Time To Think About Nukes Again?

Even if you are a sensible person and think climate change is a lot of trumped-up Gore (heh—chew on that mixed metaphor for a while; green heads might explode), the idea of a revival of nuclear power still seems like a good idea in the abstract. But the nuclear revival hasn’t been going well. Toshiba is in bankruptcy from the cost overruns of the one big new nuclear plant we’re building in Georgia, and a big new nuke in Finland in running behind schedule and way over cost projections (though it will still produce more power for less cost than Germany’s panzer-windmills when it is finally up and running). Is there hope for the next generation of nuclear?

Now, my cliche of the day is that I’m old enough to remember when I was young enough to remember. I never thought I’d live long enough to see lefty environmentalists embrace nuclear power, but that’s what many of them have done. Like my pals at the Breakthrough Institute, who have been looking hard at how to make nuclear great again for several years now. See, for example, How To Make Nuclear Cheap. Or see Samuel Brinton’s report for Third Way (a “centrist” group), The Advanced Nuclear Industry. (But no recent review of thoughtful looks at nuclear would be complete without noting Jeremy Carl’s Keeping the Lights on at America’s Nuclear Plants. More from Jeremy in due course, but only if he doesn’t kill me for listing him in the same paragraph with a bunch of lefties. Jeremy don’t like lefties.)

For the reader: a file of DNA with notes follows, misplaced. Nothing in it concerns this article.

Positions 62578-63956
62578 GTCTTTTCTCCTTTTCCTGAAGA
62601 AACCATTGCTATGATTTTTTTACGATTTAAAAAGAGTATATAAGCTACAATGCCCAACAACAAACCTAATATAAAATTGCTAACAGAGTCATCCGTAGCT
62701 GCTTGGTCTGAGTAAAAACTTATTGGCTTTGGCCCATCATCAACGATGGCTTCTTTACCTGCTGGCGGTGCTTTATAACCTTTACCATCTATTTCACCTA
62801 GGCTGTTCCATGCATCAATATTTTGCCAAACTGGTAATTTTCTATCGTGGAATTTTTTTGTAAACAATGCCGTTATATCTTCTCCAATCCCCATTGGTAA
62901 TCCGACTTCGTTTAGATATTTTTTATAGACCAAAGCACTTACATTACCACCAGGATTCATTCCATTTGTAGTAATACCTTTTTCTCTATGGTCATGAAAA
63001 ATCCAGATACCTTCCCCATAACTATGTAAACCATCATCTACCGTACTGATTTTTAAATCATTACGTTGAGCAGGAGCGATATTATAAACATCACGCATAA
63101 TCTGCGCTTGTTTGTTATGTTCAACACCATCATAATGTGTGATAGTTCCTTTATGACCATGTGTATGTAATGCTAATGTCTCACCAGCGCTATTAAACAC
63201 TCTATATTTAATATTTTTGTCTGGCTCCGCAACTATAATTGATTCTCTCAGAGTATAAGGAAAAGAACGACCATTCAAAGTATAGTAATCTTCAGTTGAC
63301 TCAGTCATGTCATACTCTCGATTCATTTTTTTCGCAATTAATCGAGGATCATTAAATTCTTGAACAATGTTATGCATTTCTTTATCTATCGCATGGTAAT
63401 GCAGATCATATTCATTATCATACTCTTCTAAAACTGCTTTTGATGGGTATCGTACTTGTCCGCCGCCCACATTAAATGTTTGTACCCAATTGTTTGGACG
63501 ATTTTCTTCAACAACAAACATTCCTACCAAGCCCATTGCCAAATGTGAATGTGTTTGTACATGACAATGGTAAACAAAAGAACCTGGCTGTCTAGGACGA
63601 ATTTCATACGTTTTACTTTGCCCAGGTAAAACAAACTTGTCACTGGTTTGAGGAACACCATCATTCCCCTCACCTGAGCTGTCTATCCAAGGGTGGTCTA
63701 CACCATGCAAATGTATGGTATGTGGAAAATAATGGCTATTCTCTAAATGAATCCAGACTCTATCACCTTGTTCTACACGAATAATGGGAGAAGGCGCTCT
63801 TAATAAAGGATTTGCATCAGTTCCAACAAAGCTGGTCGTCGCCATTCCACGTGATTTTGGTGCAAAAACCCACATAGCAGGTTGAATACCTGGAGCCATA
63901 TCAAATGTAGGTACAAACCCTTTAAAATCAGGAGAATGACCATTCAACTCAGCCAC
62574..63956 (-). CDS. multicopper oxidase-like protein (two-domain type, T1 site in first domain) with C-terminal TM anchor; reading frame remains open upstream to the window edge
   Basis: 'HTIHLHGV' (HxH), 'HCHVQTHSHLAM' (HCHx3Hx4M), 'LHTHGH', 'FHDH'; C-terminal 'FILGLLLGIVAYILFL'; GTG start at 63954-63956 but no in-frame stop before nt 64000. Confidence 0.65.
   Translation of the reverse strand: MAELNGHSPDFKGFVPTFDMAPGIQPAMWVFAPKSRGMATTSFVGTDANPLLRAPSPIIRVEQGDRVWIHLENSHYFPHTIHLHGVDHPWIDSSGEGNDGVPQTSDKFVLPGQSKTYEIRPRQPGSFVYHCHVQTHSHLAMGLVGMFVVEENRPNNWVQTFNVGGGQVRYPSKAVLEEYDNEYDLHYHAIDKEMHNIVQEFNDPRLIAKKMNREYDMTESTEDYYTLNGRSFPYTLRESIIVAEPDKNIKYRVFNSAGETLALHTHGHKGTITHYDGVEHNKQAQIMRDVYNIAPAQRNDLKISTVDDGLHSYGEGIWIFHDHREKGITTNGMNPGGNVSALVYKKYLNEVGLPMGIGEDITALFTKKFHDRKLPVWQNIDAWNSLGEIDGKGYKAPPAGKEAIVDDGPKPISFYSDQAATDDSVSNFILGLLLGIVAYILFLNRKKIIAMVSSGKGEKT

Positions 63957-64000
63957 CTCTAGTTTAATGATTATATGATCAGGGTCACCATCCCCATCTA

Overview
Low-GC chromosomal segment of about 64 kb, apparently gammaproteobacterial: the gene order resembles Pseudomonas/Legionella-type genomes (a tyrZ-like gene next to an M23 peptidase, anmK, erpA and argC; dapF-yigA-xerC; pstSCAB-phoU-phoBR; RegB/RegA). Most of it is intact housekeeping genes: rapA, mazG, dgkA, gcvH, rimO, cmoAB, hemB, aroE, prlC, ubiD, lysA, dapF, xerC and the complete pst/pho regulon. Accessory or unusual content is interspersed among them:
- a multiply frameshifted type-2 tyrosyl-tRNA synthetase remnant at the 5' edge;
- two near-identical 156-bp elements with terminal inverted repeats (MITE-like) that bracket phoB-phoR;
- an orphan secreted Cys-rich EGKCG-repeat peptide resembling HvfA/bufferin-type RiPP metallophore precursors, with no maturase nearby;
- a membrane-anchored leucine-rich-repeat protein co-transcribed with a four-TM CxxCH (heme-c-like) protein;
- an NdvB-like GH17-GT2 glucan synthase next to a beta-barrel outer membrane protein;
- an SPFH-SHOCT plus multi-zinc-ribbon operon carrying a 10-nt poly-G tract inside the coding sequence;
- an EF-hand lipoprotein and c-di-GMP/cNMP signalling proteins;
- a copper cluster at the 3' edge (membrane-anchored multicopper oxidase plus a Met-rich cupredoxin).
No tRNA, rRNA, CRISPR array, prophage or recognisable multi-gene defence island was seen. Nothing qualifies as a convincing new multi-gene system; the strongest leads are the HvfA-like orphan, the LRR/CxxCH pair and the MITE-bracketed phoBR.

These are all excellent reports, but are a bit on the general side. One problem is that a lot of private investment into new nuclear technology these days, including some serious money from Bill Gates among others, is proprietary, so we don’t know very many hard details about what realistic tech might be coming along at what cost. Today my friends at the Energy Innovation Reform Project (I’m a board member) have released a report in which eight  nuclear development projects (mostly private, but one is GE) agreed to share their cost and tech specs in detail so that a serious cost evaluation can be done.

The report, What Will Advanced Nuclear Power Plants Cost?, is somewhat forbidding unless you are familiar with the tricky concept of “levelized cost of electricity,” but it is only a little more than 40 pages long and has the virtue of being written in plain English. Without getting into the weeds of competing nuclear ideas (thorium, etc), here’s a key takeaway:

In the United States, these technologies could be the definitive solution for the economic woes of nuclear energy in merchant markets. At these costs, nuclear would be effectively competitive with any other option for power generation. At the same time, this could enable a significant expansion of the nuclear footprint to the parts of the world that need clean energy the most—and can least afford to pay high price premiums for it.

Kudos to EIRP’s Sam Thernstrom for getting the cooperation of these efforts in the interest of transparency and progress.


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